Making acquaintances on July 13, 1998…
Dear Breakup Girl,
Okay, here’s my situation: I’m a 24 year old male who moved away from my friends and family to attend a University. This college town has been my residence for the past six months; this is my first time away from home. Life is great for the most part except for one minor inconvenience: I don’t have a girlfriend or more importantly, friends.
Before I moved up here, I was surrounded by my tight group of cronies. I’ve even been fortunate enough to have a few relationships with some righteous babes. Now that I’m living on my own, I find it difficult to make friends. At school, there’s a few acquaintances that I sometimes chat with but I really don’t have a whole lot in common with them. So the chance of me hanging out with them is pretty slim. It seems like whenever I’m in a social situation I tend to clam up and make people think that I’m some kind of snobby bastard. In reality I’m actually a decent-looking, nice guy (no really, I am) so I’m not sure what my problem is.
Around town, I’ve seen a lot of local goddesses that I’m quite attracted to. It’s really not my style to go up to them and say, “Hey baby, if we were an alphabet I would put U and I next to each other.” All my relationships in the past have been initiated by her, meaning I have never played the part of the aggressor. Keep in mind that I have never been in love before and I’m beginning to think that I never will.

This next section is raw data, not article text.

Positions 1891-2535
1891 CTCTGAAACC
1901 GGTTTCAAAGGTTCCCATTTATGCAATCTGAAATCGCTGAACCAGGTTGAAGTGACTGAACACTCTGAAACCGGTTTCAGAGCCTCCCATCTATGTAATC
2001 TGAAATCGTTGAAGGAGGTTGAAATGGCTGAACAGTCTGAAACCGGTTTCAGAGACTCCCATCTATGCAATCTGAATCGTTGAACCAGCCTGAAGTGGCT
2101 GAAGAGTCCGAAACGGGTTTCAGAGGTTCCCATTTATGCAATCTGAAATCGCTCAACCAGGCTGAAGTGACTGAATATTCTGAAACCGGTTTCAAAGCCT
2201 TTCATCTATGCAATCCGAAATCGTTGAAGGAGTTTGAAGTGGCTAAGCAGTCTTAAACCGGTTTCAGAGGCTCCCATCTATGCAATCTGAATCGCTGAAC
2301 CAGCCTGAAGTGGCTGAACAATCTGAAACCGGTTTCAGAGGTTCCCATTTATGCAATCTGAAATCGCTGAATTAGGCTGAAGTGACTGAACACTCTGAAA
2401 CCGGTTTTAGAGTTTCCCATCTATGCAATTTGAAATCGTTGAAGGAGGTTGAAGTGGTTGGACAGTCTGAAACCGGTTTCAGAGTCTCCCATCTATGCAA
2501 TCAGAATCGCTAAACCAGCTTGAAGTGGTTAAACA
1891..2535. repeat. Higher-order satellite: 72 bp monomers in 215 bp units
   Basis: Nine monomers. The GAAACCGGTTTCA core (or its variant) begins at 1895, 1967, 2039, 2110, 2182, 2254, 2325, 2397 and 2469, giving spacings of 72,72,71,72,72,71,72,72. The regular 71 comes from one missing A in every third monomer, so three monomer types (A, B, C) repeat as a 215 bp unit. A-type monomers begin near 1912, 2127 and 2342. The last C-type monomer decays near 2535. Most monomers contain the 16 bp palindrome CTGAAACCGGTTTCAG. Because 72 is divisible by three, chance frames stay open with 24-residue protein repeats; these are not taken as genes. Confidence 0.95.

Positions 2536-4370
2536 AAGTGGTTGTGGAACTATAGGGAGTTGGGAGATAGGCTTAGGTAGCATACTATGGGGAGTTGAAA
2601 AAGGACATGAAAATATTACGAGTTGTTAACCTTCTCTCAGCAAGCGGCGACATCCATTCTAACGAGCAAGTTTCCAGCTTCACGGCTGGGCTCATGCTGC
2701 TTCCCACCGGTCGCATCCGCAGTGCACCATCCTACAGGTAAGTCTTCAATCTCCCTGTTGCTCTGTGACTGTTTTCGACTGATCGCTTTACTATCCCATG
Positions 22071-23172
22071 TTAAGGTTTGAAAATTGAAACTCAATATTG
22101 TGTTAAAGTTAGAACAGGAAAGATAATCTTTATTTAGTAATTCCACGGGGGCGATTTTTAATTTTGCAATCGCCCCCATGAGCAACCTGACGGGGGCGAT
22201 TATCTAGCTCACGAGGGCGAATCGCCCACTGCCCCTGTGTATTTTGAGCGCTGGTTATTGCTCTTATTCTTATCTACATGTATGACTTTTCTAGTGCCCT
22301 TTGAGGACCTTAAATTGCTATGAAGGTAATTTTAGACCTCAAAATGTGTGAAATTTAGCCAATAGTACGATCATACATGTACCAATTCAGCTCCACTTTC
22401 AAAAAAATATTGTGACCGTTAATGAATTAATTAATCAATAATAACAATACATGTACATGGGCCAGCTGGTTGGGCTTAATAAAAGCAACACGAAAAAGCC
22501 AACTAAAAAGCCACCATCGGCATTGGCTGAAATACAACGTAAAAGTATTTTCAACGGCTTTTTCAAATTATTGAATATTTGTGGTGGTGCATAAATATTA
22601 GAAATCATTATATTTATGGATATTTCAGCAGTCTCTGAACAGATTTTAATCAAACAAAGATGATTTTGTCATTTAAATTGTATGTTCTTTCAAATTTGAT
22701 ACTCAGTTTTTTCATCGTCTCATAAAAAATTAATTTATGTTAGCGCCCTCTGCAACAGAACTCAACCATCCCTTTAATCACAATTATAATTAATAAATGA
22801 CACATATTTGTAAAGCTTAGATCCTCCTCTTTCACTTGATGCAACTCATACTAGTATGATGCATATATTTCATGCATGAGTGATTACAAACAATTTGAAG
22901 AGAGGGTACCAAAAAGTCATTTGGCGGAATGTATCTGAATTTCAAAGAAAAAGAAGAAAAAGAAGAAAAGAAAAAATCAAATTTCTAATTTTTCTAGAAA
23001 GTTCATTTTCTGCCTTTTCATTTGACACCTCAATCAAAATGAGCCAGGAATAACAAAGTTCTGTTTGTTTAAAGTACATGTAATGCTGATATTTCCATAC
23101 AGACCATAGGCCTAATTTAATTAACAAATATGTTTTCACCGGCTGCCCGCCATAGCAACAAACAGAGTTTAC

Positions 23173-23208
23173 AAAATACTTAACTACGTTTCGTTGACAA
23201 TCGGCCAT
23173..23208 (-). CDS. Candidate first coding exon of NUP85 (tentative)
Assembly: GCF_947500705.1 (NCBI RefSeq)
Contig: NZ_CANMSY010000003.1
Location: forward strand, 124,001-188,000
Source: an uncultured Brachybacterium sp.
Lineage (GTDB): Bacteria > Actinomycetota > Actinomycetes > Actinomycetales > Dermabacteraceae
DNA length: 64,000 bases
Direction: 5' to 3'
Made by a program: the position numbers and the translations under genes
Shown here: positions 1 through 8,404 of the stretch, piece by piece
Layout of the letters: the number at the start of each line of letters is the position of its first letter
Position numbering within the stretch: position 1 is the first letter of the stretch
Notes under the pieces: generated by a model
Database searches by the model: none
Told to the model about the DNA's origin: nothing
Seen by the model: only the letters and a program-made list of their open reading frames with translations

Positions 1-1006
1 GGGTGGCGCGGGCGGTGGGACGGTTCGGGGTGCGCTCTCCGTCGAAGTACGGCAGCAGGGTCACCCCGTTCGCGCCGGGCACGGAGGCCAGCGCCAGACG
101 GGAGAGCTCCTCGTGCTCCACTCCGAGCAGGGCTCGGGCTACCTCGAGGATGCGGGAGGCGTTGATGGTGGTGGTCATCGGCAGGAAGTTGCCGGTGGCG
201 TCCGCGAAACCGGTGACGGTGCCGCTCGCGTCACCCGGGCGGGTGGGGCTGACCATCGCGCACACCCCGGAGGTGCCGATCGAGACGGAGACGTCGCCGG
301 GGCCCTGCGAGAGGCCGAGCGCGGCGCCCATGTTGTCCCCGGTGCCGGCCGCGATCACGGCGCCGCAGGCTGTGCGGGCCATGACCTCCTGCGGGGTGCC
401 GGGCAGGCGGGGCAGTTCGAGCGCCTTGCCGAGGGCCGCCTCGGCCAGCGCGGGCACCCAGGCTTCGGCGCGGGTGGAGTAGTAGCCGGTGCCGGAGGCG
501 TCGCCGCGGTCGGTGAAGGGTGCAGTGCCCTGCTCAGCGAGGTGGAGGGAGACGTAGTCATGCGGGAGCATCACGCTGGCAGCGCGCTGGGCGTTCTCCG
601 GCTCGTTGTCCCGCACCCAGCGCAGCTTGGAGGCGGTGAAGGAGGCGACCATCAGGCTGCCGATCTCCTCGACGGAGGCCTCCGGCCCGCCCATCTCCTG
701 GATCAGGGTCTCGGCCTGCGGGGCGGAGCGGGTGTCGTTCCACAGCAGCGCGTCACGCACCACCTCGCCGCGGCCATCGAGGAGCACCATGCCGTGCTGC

I have worked extremely hard to become independent and start my new life in this college town. There is no way in hell that I’m gonna move back home because of my loneliness. I’m not sure how much longer I can live without having any friends to drink beer with or any girls to snuggle with. I love being alone but I hate being lonely. Boy am I a mess.
–Dateless and Lonely
Dear D & L,
About not using that alphabet line: don’t change.
Other than that, yes, actually, making friends is hard. For what it’s worth, a lot of people who seem to do it easily are just as lonely as you are; they may be surrounded, but they feel hollow inside. In other words, the gift of gab does not the gift of close friendship make.
But surely you have other gifts to share. That’s why I honestly think you should — and look out, I am about to give THE DORKIEST ADVICE EVER — um, join a club. I am cringing as I type this, but I am dead serious. And you’re at University, so I know they’ve got clubs around there somewhere; take advantage! You said yourself you’re short on people with whom you’ve got stuff in common. A club will totally allow you to circumvent the lame requisite conversation clunkers like, “So, what are your extracurricular interests?” It may lead to friends, girlfriends, whatever — at very least, it will help you become a point on a new circle.
I know you’ve worked hard to become independent; now, it seems to me, you’re working a little too hard. Joining a club will also, I hope, require you to rescind your membership in your university’s chapter of Self-Fulfilling Prophets. If you know what I mean.